The cellular phone has brought with it many conveniences and luxuries. It has definitely made communication so much easier. However, when it comes to road safety, the cellular phone may be considered a hazard especially when Short Message Service was introduced.
Ever since the advent of text messages, society has grown aware of the dangers of texting while driving. Text messages are brief messages which are often limited to 160 characters and can be sent from one cell phone to another. This ability to be able to send short messages has been embraced by millions of people worldwide, as shown by the number of text messages exchanged every day.
Unfortunately, the service is so convenient that some people even compose and send text messages anytime and anywhere – while walking, eating, and even while driving. The growing number of accidents caused while texting and driving has put to the forefront the dangers of texting while driving.
Driving is an activity that requires full concentration and composing, reading, and sending text messages will compromise the driver’s concentration. According to the National Highway Traffic Safety Administration, 16% of all fatal crashes in 2008 were caused by driver distraction.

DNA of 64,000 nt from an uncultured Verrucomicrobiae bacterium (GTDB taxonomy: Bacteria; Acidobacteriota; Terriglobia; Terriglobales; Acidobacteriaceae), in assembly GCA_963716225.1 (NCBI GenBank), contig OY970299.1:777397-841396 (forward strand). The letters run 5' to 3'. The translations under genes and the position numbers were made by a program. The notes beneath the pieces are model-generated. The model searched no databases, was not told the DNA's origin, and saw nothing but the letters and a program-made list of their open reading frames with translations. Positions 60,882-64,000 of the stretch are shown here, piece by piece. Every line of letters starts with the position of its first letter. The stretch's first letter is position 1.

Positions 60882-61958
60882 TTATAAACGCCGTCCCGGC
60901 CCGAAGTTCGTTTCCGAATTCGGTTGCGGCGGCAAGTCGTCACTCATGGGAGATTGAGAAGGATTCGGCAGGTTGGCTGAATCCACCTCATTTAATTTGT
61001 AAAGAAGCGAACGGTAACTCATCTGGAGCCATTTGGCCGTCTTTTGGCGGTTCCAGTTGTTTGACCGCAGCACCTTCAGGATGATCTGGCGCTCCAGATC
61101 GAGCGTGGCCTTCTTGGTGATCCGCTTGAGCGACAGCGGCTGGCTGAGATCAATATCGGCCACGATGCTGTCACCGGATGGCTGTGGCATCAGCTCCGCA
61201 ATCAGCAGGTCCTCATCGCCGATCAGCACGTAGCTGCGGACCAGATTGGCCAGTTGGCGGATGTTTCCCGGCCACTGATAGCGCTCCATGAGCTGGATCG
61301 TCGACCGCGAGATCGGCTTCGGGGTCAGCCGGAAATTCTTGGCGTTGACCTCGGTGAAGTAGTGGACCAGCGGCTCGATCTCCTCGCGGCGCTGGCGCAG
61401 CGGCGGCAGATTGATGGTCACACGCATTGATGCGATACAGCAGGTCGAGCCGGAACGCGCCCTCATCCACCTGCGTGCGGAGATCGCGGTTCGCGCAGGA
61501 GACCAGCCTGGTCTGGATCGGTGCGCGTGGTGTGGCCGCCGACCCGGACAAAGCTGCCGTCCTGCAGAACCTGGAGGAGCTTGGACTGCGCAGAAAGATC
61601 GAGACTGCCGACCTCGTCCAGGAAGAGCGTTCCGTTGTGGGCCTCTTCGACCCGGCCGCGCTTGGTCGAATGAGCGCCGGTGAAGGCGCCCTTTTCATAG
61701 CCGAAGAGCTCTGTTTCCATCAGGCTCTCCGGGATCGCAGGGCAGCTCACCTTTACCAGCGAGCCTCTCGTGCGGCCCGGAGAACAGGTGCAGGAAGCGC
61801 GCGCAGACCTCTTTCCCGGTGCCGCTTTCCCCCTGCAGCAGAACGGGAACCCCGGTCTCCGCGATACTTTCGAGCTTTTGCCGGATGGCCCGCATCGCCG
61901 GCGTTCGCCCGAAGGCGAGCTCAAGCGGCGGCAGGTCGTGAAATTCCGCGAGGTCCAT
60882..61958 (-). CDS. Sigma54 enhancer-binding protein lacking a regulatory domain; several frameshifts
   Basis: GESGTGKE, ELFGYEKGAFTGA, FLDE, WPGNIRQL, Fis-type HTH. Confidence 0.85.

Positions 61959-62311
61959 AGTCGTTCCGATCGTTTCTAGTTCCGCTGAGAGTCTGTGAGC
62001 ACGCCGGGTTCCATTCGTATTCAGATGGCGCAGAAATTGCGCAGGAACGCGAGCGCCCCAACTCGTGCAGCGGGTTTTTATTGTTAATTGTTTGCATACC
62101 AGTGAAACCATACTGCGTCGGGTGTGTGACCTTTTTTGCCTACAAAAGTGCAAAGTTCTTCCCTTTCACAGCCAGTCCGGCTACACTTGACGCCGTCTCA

Nowadays, we can find many studies that examine the effects of texting while driving. The one conclusion they all seem to come up with is that texting impairs a driver’s abilities. One of the most obvious things that happen when a driver is texting while driving is that the driver would avert his eyes from the road for around five seconds. This is more than enough time for a person to run in front of the vehicle or for the vehicle in front of you to make a sudden stop or to miss seeing the light change.
Another thing that happens when a driver is texting is that his mind would be on the message he is reading or composing. This, of course, prevents the driver from thinking quickly and compromises his reflexes. Chances are, he will not be able to react quickly to a situation on the road because he is thinking of something else.
Despite the urgency of any text message, the dangers of texting while driving should be more than enough reason to put off texting. The best solution is to put your cellular phone on silent mode while driving especially if you are not expecting anything very important and urgent anyway. This way, you will not be tempted to check and read any messages that come in. It is better to wait until you reach your destination before reading or sending any text messages. Another option is to stop driving if you absolutely must use your cell phone. Of course, to prevent all kinds of dangers of texting while driving, make sure that your car is in a safe place that will not obstruct traffic when you decide to use your cell phone.
Article Source: http://www.phillyalumnae-dst.org/user/image/deltahealthwatchoct2010-texting.pdf